I’ve been on the road quite a bit during this past month. It will be good to be home for awhile but participating in conferences with different faculty groups and doing presentations at various sorts of institutions is a great way for me to keep my finger on the pulse of teaching and learning in higher education. You see a lot, learn lot and understand more things better.
I’ve been doing a much better job of keeping my cynicism in check now that I’m retired and working for myself. But here lately some of my negative feelings about higher education have re-emerged. One of my dearest friends didn’t get promoted to full professor—his dossier is mostly filled with pedagogical scholarship. Another colleague does very innovative qualitative scholarship on teaching and learning. I wrote a super-positive letter for her dossier. To my absolute astonishment, she was denied tenure. I do worry that the wave of interest in the scholarship of teaching has crested and that the dominance of traditional research is once again on the rise. I worry more about the emotional damage done when commitments to teaching and the study of it are challenged in this way. It’s hard to hold forth about how much things have changed when confronted with compelling examples of how much they’re still the same.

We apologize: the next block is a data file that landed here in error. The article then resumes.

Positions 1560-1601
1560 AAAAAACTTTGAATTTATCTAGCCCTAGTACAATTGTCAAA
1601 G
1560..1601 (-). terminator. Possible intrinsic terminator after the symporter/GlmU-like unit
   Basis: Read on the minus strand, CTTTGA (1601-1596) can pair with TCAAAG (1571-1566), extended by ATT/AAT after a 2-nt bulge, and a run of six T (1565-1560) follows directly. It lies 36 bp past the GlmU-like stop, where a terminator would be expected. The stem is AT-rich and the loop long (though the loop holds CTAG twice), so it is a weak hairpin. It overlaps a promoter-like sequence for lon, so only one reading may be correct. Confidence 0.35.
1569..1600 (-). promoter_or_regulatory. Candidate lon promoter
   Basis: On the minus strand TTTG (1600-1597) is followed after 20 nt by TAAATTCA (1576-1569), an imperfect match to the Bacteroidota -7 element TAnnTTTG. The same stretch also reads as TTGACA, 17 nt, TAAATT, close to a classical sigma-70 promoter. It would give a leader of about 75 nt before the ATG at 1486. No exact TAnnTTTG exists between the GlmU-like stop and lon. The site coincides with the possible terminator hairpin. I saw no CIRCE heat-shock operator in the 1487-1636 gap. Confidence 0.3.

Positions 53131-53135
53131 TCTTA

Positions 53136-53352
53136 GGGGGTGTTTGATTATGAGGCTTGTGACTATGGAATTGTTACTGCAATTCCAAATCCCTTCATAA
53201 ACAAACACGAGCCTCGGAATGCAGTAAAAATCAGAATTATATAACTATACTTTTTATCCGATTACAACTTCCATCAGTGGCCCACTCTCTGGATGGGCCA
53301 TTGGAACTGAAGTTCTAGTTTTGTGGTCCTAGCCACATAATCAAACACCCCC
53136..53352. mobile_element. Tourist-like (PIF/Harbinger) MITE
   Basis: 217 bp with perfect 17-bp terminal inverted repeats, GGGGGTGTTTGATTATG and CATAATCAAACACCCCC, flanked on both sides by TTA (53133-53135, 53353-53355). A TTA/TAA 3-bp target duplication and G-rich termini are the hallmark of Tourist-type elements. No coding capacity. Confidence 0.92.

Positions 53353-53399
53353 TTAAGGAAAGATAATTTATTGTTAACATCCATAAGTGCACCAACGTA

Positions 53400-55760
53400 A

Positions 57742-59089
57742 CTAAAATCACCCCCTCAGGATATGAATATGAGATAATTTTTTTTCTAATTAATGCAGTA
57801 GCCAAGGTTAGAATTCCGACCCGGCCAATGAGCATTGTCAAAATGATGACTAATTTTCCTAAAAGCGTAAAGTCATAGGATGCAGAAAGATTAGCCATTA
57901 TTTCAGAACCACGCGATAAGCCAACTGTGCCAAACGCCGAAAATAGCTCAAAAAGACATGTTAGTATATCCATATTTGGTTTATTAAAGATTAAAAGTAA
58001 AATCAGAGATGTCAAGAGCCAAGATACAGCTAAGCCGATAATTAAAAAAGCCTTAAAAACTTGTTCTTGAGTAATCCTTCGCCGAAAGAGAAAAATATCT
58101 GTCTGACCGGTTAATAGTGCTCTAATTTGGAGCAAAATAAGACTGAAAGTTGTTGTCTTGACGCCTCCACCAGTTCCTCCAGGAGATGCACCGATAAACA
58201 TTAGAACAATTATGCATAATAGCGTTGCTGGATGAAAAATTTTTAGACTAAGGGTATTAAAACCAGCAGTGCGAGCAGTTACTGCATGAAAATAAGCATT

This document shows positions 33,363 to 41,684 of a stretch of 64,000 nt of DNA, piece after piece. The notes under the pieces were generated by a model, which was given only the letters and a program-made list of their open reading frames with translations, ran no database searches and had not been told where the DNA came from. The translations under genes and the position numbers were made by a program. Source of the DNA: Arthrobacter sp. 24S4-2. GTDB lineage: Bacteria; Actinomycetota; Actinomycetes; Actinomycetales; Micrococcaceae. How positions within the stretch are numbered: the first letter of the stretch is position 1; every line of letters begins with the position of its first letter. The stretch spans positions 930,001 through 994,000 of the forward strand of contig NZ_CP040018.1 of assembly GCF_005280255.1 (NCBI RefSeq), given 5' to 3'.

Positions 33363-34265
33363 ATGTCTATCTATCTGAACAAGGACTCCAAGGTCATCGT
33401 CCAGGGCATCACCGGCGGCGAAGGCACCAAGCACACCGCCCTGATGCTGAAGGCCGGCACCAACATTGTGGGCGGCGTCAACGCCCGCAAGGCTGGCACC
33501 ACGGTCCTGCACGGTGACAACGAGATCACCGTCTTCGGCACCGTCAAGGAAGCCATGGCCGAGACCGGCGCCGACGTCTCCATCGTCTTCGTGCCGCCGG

But on the road last week my cynicism was challenged. I returned to a college in Canada to speak at a small regional conference they host. I spent time again with their president who makes it possible to be optimistic about teaching and learning. At the opening session she offered the usual welcome and platitudes about how important these kinds of activities are, but then she didn’t leave. She took a seat with faculty and listened to the proceedings with enthusiasm. She took notes and occasionally asked a question or made a comment. Between sessions she talked with faculty, not about the college, the weather or other pleasantries. She talked teaching. She was there in line at the book signing, buying the presenter’s latest book and making comments about the content in a previous book.
I told her that I could count on the fingers of one hand the number of times I’ve seen a college president participate in a faculty development day. I told her how important those symbols are to faculty and how encouraging they are to those of us who work with faculty on instructional improvement agendas. I told her that she made me feel optimistic about the future of higher education.